Low Testosterone: A Risk Marker Rather Than a Risk Factor for Type 2 Diabetes

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Context: Low serum T levels have been associated with type 2 diabetes (T2D) and cardiovascular disease. However, it is unresolved whether low T is a risk factor or rather a risk marker for these conditions.
Objective: The objective of the study was to investigate serum levels of total T, SHBG, free T, estradiol, LH, and FSH and the subsequent risk of T2D and/or cardiovascular disease.
Design, Setting, and Participants: A prospective cohort study consisting of 5350 men from the general population aged 30–70 years at baseline, examined between 1982 and 2001 and followed with complete registry follow-up until December 2011, ie, up to 29 years of follow-up.
Main Outcome Measures: T2D outcomes defined as the first diagnosis of T2D and cardiovascular outcomes defined as first diagnosis of either ischemic heart disease or stroke (ischemic and hemorrhagic stroke).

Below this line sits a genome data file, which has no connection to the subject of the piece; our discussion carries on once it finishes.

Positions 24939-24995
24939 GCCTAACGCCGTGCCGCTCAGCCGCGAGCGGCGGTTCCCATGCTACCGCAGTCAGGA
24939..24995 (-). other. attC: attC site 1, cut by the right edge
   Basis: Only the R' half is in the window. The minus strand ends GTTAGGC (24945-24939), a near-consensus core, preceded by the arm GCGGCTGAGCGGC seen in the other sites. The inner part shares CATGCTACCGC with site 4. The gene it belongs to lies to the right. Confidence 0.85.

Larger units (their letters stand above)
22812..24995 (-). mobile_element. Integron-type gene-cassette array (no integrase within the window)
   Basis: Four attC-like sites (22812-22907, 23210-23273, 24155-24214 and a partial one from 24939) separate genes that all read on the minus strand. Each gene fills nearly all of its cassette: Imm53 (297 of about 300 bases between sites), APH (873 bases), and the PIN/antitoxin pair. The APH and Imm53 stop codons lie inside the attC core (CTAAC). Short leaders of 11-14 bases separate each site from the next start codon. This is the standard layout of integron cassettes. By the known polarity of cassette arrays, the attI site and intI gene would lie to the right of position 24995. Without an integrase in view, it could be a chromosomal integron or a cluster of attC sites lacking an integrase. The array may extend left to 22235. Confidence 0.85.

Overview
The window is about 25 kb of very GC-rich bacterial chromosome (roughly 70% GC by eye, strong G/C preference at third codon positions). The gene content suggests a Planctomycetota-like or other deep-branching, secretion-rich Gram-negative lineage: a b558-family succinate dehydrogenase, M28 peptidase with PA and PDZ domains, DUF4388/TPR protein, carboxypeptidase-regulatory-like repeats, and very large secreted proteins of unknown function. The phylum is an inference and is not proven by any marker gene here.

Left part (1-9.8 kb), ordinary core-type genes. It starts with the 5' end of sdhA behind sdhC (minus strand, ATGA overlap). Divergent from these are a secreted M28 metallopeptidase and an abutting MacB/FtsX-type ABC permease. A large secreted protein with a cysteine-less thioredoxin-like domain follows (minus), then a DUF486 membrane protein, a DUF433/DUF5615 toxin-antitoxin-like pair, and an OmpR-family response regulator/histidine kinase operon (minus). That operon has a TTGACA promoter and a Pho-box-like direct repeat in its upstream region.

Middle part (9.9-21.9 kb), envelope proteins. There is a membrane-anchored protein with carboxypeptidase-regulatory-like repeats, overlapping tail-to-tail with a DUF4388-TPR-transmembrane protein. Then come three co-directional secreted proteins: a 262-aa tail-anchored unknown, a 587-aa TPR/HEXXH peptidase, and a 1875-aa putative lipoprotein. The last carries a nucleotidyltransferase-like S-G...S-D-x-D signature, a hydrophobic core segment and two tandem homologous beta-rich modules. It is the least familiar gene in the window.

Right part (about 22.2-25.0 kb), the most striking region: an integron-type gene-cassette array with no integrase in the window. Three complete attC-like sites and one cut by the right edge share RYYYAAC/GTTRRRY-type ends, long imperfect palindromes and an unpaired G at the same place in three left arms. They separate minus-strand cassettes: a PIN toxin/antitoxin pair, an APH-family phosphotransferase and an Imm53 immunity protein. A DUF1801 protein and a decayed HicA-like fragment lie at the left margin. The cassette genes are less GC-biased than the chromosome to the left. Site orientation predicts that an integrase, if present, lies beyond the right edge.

Results: In Cox proportional hazards models, a significantly negative association between T quartile and the risk of T2D was seen. Similarly, men with SHBG in the highest quartile had a decreased risk of developing T2D (nonsmokers: hazard ratio 0.30, 95% confidence interval 0.14–0.63; smokers: hazard ratio 0.40, 95% confidence interval 0.20–0.78). Similar trends were seen for free T, however, insignificant in the fully adjusted analysis. No associations were seen for estradiol, LH, and FSH. A less consistent pattern was seen for the hormones in relation to CVD outcomes; nonsmoking men showed a pattern of higher levels of total T, SHBG, and LH being negatively associated with ischemic heart disease and less pronounced for stroke, whereas in smokers higher levels of total T, free T, and LH were positively associated with the two CVD outcomes.
Conclusions: The observed negative associations of T and SHBG with T2D, but no association to LH and free T, indicates that low T in men who develop T2D is a marker of the disease rather than primary hypogonadism being a causal risk factor.
Original languageEnglish
JournalThe Journal of Clinical Endocrinology & Metabolism
Issue number8
Pages (from-to)3180-3190
Number of pages11
Publication statusPublished - Aug 2016

ID: 167782427